Flannery, Regina. "An Analysis of Coastal Algonquian Culture." Ph.D. diss., Catholic University, 1939. A detailed classification of cultural topics and documentation for all areas of coastal Algonquian life, drawn mostly from sixteenth- and seventeenth-century documents.
Greeman, Emerson F. The Wolf and Furton Sites. Occasional Contributions, Museum of Anthropology, University of Michigan, no. 8. Ann Arbor, 1939. Study of a woodland archaeological site of proto-historical period.
Grim, John A. The Shaman: Patterns of Siberian and Ojibway Healing. Norman, Okla., 1983. A study of the Ojibwa shaman that, in addition, traces broad patterns of shamanic expression. Includes an extensive bibliography on the religious figure of the shaman.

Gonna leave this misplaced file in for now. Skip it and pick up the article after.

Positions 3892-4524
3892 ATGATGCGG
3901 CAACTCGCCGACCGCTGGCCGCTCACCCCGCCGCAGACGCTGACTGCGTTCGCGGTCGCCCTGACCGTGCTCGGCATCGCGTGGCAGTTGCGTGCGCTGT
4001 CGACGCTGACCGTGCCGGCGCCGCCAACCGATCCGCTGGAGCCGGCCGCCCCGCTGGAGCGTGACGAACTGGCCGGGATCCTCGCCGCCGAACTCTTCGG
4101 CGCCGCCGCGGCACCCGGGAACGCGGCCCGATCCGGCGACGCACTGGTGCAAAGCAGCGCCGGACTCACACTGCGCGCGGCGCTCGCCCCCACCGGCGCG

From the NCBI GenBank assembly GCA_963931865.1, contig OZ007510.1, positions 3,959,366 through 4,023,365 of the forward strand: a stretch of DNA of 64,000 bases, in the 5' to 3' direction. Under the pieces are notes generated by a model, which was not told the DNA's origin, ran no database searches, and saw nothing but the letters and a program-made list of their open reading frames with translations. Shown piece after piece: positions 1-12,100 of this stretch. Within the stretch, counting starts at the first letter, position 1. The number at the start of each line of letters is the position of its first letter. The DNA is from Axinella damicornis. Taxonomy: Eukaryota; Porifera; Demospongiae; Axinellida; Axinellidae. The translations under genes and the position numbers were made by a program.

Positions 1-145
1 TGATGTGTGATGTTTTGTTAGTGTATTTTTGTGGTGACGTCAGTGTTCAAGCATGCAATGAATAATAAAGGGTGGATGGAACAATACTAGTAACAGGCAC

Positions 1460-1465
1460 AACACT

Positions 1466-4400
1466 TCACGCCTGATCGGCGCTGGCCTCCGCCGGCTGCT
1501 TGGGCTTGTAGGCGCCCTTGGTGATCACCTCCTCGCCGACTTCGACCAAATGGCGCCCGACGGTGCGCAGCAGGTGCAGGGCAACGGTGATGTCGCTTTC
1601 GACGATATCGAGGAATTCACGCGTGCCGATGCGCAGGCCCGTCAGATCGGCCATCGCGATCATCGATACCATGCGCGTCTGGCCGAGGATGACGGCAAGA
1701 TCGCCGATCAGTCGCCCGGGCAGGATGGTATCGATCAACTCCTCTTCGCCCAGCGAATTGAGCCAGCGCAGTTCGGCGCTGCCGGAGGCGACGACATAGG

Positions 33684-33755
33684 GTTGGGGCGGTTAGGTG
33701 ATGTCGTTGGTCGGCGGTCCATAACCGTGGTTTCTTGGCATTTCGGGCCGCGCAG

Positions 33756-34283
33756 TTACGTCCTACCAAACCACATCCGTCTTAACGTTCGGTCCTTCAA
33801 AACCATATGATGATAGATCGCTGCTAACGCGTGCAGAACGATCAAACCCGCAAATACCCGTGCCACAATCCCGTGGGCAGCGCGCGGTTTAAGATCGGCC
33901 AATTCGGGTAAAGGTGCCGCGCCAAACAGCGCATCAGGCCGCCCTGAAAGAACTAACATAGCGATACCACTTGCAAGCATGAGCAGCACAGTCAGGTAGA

Hallowell, A. Irving. "Ojibwa Ontology, Behavior, and World View." In Culture in History: Essays in Honor of Paul Radin, edited by Stanley Diamond, pp. 19–52. New York, 1960. An important analysis of the categories and orientations of Ojibwa ethnometaphysics that is helpful in interpreting the religious practices of these woodland peoples.
Harrington, Mark R. Religion and Ceremonies of the Lenape. New York, 1921. The first and still the best work on the religion of the Delaware in the late nineteenth and early twentieth centuries.
Hewitt, J. N. B., ed. "Iroquois Cosmology," part 1. In Bureau of American Ethnology Twenty-first Annual Report, pp. 127–339. Washington, D.C., 1899–1900.
Hewitt, J. N. B., ed. "Iroquoian Cosmology," part 2. In Bureau of American Ethnology Forty-third Annual Report, pp. 449–819. Washington, D.C., 1925–1926. The best collection of Iroquois cosmogonic myths available.